This is a chance to see the world and different issues from diverse perspectives while global music plays in the background like "The Gypsy Girl" by Nikos Kypourgos.
Join us over at Global Themes!
Posted by Shaykhspeara Sha'ira at 3:42 AM
Monday, December 11, 2006
Look out for Swedish author/photographer Donald Boström who has translated his book Inshallah into Arabic and will be present at the book fair. The book elaborately covers the conflict in Palestine-Israel in photos and shorter articles from 1985 to the late 90's. It is probably one of few books that through the use of photography, gives the reader a clearer view of what really is going on.
I will be attending the fair and hopefully will be able to post pictures from it and I urge those of you who read Arabic to get your hands on this book and spread it amongst you.
Book fair/Ma3rad al kitaab website: (english) (bil 3arabi)
Best viewed in Explorer.
Posted by Shaykhspeara Sha'ira at 1:23 PM
Thursday, November 23, 2006
Here in Oman, we boast about the right to freedom of speech that is given to us by Royal Decree of which was issued by His Majesty Sultan Qaboos bin Said - the Sultan of Oman. And in many other different Arab countries - including GCC neighbors - we also hear about how people are always given the right to say what is on their minds in order to lessen the gap between the public and their respective governments.
But how far is this statement true?
Not too long ago, there was an Omani woman who was arrested for no known reason other than having 'suggested' ways to improve the ways of living in our communities and what was officially dubbed 'her opinion' in the development process the government of His Majesty was following. She was taken in and interrogated for quite a while. And after that was done and over with she was presented with a slip asking her to sign on a note that she had violated 'national security' over her remarks, and that she should would not return to her previous action that lead to that case.
In other countries, we hear of several people for just speaking their minds. And seriously, if you don't want to develop the country don't go about saying that 'we listen to people's opinion very seriously and take it to consideration'. Because, clearly that is not the case.
Bloggers are no exception in this topic. Several fellow bloggers have been arrested for criticizing the ways of life in their respective countries. In Saudi Arabia, in Egypt, in Turkey, in Bahrain, and even in the United Arab Emirates.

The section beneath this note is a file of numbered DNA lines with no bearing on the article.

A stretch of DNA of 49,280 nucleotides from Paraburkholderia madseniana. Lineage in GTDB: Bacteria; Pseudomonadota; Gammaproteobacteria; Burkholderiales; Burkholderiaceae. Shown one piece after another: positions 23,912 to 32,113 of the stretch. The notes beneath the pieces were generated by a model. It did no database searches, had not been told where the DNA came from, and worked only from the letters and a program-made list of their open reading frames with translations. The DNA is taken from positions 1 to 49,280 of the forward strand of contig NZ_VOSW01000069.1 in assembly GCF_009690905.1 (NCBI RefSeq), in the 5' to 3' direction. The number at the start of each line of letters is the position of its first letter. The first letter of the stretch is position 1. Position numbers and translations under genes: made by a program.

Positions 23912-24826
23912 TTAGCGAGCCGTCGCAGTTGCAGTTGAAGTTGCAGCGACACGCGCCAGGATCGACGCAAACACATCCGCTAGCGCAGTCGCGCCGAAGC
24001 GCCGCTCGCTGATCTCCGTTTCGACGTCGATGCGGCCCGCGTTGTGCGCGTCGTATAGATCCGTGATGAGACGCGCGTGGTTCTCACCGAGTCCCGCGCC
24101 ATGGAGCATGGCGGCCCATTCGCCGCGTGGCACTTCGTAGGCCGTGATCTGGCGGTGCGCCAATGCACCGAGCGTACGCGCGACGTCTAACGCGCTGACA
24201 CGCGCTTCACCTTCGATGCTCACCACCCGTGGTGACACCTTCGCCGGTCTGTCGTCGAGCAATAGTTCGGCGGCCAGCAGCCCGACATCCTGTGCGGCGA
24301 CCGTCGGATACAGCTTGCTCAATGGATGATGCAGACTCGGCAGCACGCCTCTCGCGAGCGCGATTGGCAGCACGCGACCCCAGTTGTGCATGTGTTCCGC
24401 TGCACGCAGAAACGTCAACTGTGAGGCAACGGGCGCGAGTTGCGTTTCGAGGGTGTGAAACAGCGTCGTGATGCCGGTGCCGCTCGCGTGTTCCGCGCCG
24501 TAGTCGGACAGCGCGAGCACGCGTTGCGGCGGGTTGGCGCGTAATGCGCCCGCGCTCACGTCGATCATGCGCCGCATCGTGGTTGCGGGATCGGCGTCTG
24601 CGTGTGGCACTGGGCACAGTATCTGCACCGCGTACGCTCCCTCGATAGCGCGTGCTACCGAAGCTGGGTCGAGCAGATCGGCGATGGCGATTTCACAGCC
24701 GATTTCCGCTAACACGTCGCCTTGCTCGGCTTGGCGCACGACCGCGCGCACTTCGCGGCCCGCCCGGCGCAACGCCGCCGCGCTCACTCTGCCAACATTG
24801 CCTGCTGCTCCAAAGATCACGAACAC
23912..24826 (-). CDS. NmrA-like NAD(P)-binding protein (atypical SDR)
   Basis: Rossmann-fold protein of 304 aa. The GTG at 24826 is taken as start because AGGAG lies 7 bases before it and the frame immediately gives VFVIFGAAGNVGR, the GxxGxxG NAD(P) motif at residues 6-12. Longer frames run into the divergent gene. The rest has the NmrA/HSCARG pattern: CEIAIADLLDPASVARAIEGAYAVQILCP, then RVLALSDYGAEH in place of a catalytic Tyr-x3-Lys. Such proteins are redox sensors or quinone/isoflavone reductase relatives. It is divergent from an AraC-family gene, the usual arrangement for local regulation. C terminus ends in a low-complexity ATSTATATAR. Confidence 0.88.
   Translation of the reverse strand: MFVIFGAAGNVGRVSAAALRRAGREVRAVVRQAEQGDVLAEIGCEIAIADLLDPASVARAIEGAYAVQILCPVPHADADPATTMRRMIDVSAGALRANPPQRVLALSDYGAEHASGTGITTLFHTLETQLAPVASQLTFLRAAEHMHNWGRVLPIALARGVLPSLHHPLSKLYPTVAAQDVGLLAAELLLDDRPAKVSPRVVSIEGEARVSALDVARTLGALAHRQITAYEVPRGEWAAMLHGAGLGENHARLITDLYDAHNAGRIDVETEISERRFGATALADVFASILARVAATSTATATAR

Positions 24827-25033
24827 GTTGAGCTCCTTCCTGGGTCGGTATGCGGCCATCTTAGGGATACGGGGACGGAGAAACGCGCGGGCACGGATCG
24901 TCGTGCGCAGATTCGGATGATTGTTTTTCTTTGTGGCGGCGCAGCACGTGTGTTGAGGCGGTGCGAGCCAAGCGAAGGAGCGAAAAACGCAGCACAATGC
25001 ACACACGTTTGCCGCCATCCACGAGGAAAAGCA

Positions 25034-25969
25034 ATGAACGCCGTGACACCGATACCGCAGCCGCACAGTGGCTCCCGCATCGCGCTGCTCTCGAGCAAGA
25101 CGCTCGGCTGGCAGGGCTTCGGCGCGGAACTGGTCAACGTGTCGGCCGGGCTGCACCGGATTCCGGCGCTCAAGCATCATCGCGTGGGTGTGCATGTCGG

Bloggers are considered the 'unofficial reporters' of the world because of the raw perception that they see through the incidents and happenings that are occuring in their countries and regions. And if that is taken away then all we'll ever have is government controlled media which is just about as truthful as a dirty toilet seat.
Don't take away our right to freedom.
You want to reason with us; make a debate about it and we'll both come to a solution. Because in the end, it's my country, too.
- Egypt arrests another blog critic
- Saudi Arabia's bold young bloggers
Posted by Sleepless In Muscat at 10:22 AM
Wednesday, November 15, 2006
Imagine this scenario by Guy Wilkinson which appeared in the September issue of Hotelier Middle East magazine. Unfortunately I could not find any link to it on the ITP website.
This one is really scary.I was invited for a drink at one of those quaint three-star beach hotels along the strip at the Waterfront a few nights ago, and I couldn't find a single person who spoke Arindi. Everyone was speaking Italian! Don't you find that a bit odd, especially as the UAE now has its own official language that tourists are encouraged to learn? My friend was only in RAK for a week, but he could say 'yom tikke' as well as anyone.
The thing is that all these charter flights coming in through World Central for the theme parks and beach districts are creating little neighborhoods where you just have to speak the local lingo to get along. I guess you could say it started with the Chinese community at International City, but now it's like the United Nations.
And then they passed the law allowing street restaurants and bars to be licensed. Newcomers to our industry may not know that there was a time when hotels were the only places you could get a drink and catch a live band. Now you see them everywhere.
Posted by DG at 7:06 PM